LONDON • A British man has been found guilty of a plot to kill Prime Minister Theresa May by first detonating an explosive device to get into her Downing Street office and then using a knife or a gun to attack her.
Naa'imur Rahman, 20, of north London, was convicted at the Old Bailey court on Wednesday of preparing to commit acts of terrorism.
Rahman had planned to detonate an improvised explosive device at the gates of Downing Street and gain access to Mrs May's office in the ensuing chaos and kill her, according to police.
"Before his arrest prevented it, he was, he believed, just days away from his objective, which was no less than a suicide attack, by blade and explosion, on Downing Street and, if he could, upon the Prime Minister Theresa May herself," said prosecutor Mark Heywood.
No. 10 Downing Street is the official residence and office of British prime ministers. It is heavily guarded, with a gate at the end of the street where members of the public and tourists gather to get a glimpse of the house.
"We are talking about an individual that would have killed, injured and maimed a number of people including police officers and members of the public," said Mr Dean Haydon, head of the Metropolitan Police's Counter Terrorism Command.
Britain suffered four deadly attacks last year and the head of the domestic spy agency MI5 said in May that a further 12 Islamist plots had been foiled since the first of these in March last year.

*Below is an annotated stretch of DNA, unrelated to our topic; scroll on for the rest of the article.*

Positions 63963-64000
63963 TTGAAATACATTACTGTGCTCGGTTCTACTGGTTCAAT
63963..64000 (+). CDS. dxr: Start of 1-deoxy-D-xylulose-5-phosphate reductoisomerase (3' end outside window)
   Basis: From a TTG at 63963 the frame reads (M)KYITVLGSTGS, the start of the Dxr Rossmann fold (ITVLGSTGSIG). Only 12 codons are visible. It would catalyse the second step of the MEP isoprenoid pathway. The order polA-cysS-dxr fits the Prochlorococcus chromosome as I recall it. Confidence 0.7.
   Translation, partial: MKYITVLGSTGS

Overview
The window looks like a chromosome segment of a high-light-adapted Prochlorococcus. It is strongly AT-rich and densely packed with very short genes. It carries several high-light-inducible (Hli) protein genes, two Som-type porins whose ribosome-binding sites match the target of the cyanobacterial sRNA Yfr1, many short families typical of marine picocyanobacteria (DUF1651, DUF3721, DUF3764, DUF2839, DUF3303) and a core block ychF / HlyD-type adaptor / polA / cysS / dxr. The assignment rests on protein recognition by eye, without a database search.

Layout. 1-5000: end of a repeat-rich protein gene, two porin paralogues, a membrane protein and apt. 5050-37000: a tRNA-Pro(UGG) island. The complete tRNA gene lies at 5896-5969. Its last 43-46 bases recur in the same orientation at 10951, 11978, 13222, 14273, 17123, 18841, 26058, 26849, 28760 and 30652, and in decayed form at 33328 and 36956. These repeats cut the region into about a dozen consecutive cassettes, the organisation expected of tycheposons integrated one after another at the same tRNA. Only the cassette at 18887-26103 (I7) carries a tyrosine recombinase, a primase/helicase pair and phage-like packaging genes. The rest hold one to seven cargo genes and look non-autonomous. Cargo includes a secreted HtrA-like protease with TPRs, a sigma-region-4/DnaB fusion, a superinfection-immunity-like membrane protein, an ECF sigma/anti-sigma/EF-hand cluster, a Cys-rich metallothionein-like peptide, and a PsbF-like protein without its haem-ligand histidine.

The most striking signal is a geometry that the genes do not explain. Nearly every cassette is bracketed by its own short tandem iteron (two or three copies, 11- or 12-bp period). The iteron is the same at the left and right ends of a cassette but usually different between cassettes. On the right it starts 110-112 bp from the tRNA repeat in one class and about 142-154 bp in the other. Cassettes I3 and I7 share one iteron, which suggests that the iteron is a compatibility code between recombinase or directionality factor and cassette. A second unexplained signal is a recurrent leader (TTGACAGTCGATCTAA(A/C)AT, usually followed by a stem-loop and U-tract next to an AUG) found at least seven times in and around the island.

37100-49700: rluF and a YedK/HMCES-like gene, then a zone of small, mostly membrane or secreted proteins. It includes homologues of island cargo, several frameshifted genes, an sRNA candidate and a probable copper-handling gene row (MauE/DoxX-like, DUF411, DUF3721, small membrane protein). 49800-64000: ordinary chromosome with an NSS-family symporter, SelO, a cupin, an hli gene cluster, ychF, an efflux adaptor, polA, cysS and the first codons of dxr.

The Downing Street plot was foiled when Rahman believed he was corresponding online with members of the Islamic State in Iraq and Syria (ISIS) militant group while planning the alleged attack, but was in fact talking to members of undercover officers from the United States' Federal Bureau of Investigation and Britain's MI5.
In a chat with a security service agent on the Telegram messaging app, Rahman said: "I want to do a suicide bomb on Parliament. I want to attempt to kill Theresa May."
Rahman was arrested last November shortly after meeting the officers posing as ISIS members and collecting two dummy explosive devices.
Mr Haydon said Rahman had been in contact with an uncle who had travelled to Syria and joined ISIS. He said Rahman had been encouraged by his uncle to carry out attacks in Britain.
Mr Haydon added that Rahman had been planning to carry out the attack for two years but his resolve was hardened when he heard that his uncle was killed in a drone attack last summer.
Rahman was described by police as a drifter, who lived on friends' sofas, and attempts to involve him in the government's counter-extremism programme had failed.